The Washington Nationals came to town and, despite thier excellent opening game against the Marlins, doled out two much-needed wins to the Fish, once again providing our team some “federal relief” in a sense. The Marlins got away with two blowout victories on the back of strong pitching and a renewed source of power.
Series Hero: Hanley Ramirez (0.251 WPA)
Series Goat: Ricky Nolasco (-0.245 WPA)
Impressed by: Chris Volstad (9 IP, 8 K, 1 BB, 0 HR, 4 H, 1 R)
Depressed by: Cameron Maybin (14 PA, 2 H, 1 2B, 3 BB, 3 K)
Chris Volstad’s Perfect Start
Volstad’s Saturday start against the Nationals may have been the best he has ever looked in the big leagues. A complete game allowing only four hits and walking just one guy is exactly the sort of thing Volstad needs to do. He is not likely to pick up eight strikeouts every time out there, but he is capable of doing that with the stuff he has.
Volstad was able to complete the game in only 114 pitches, cruising at 12.7 pitches per inning (3.4 batters per inning). With the solid pace, you would expect Volstad to be hitting the strike zone consistently, but he did throw 44 balls as opposed to 26 called strikes (1.69 B:CS ratio). He also only induced five swinging strikes, which makes you wonder he got eight strikeouts. Of course, the timing of those strikes was solid, and he certainly helped himself out by inducing the right types of balls in play as well. Volstad got 11 grounders out of 22 balls in play, exactly a 50% GB%. Ideally, you’d like to see more, but it’s a good start.
I was impressed with the numbers on Volstad’s two-seamer/sinker. In total, it appears he threw 62 of those pitches, getting four of his five whiffs off of them. Here was the location of those pitches:
Don’t let the large number of pitches that seem outside fool you; Volstad faced a good deal of lefties on that day, and pitches that seem a bit outside against righties are traditionally called strikes against lefties. Truthfully, the strike zone is widened to that side against lefty batters, while it is generally shrunk vertically. Volstad threw 22 balls and got 19 called strikes with the sinker, an impressive mark. He was averaging the pitch in the low-90′s with decent sink (average vertical break around 7.5 in, while most four-seam fastballs are in the 9.0 range). I would say that this was about the closest to perfect that we could expect from Volstad. This start was his best that I can recall.
Hanley homer power
A few weeks ago, people were disappointed in Hanley Ramirez’ power numbers. By the end of the Colorado series, he had only one home run and five extra-base hits, slumping down to an un-Hanley .288/.395/.384 slash line. That was still good for around a .340-ish wOBA, but nothing like we’d expect to see from Hanley. Was something wrong with him?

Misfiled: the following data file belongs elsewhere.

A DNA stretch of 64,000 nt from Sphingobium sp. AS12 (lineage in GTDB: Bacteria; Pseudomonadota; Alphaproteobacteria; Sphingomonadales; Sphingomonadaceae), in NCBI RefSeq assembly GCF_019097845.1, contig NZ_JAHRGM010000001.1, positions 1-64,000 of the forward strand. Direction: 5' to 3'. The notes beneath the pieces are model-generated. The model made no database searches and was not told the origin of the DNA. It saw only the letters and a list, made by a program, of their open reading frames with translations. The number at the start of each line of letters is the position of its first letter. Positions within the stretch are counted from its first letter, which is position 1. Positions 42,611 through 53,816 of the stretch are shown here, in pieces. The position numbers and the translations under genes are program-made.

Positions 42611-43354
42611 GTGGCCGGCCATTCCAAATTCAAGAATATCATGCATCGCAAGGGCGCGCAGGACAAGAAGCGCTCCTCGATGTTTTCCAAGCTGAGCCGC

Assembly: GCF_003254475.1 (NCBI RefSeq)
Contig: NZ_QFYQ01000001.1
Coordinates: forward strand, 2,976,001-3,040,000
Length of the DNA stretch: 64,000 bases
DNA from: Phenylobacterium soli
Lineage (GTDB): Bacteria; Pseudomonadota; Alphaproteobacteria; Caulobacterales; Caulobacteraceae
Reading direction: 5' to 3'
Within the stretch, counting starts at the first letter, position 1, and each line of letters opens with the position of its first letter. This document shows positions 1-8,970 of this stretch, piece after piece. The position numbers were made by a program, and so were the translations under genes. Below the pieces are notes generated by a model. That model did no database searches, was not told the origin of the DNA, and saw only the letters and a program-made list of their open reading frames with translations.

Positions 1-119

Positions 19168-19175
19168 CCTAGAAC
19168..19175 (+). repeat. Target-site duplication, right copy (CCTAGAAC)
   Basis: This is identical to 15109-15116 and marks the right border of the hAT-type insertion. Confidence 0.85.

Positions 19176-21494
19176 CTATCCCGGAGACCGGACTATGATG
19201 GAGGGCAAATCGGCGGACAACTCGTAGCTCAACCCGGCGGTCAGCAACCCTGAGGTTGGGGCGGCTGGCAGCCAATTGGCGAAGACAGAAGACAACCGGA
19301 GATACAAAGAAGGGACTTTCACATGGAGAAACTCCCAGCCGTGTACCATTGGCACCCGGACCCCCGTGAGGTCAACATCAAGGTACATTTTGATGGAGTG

Clearly not. Since then, he’s batted .409/.458/1.000 (no lie), hit four home runs (five extra-base hits total), and pushed his wOBA back up over .400 for the season. Here are Hanley’s five homers so far this season according to HitTracker Online:
And linked here are the three homers against Washington, again from HitTracker, with the range rings to show you the distance context. The second one off of Miguel Batista was a cheapie over the Teal Monster, but as you could see by the flight paths of the other two, there was nothing cheap about them. Both were above 400 ft in distance by a good amount. On average, Hanley’s homers have traveled 403 ft, pretty good for a guy who was “struggling” to hit homers. Truthfully, it was all a matter of random fluctuation; there’s nothing wrong with our superstar.
Carroll/Coghlan splitting time
Brett Carroll got the start over Chris Coghlan on Sunday versus John Lannan, and he did pretty well for himself. Carroll went one for two with a walk and a HBP as well. Carroll has a hot bat at the moment, and with Coghlan still struggling at the plate, Fredi Gonzalez may be trying to “ride the hot hand.” Of course, we know that Carroll is not close to as good a hitter as Coghlan, and that in due time both players will regress and get closer to their projections. But it seems the team’s patience with Coghlan is thinning a bit.
The primary concern with CC for me is the strikeouts. After whiffing only 77 times in 565 PA last year (13.6% K%), Coghlan has struck 23 times so far in 92 PA (25.0% K%). As I’ll discuss a little bit later today, strikeouts aren’t so much of a problem if you have other tools, but Coghlan is dependent on contact to get on base and provide value. If he cannot do that, he’s in trouble as a major leaguer.
He showed good signs in this series, getting two hits and two walks in seven PA. Here was how his selectivity looked like in the series (36 pitches total):
Chris didn’t get much to hit, but he did seem to swing at the right stuff, including some borderline high pitches (his strike zone is a little shorter than the one show here) that were probably decent to hit. I only see one really egregious swing there. Hopefully he recovers and gets back to being the Coghlan of old (or at least the Coghlan I expected). We’ll need his offense if we are to make a playoff run.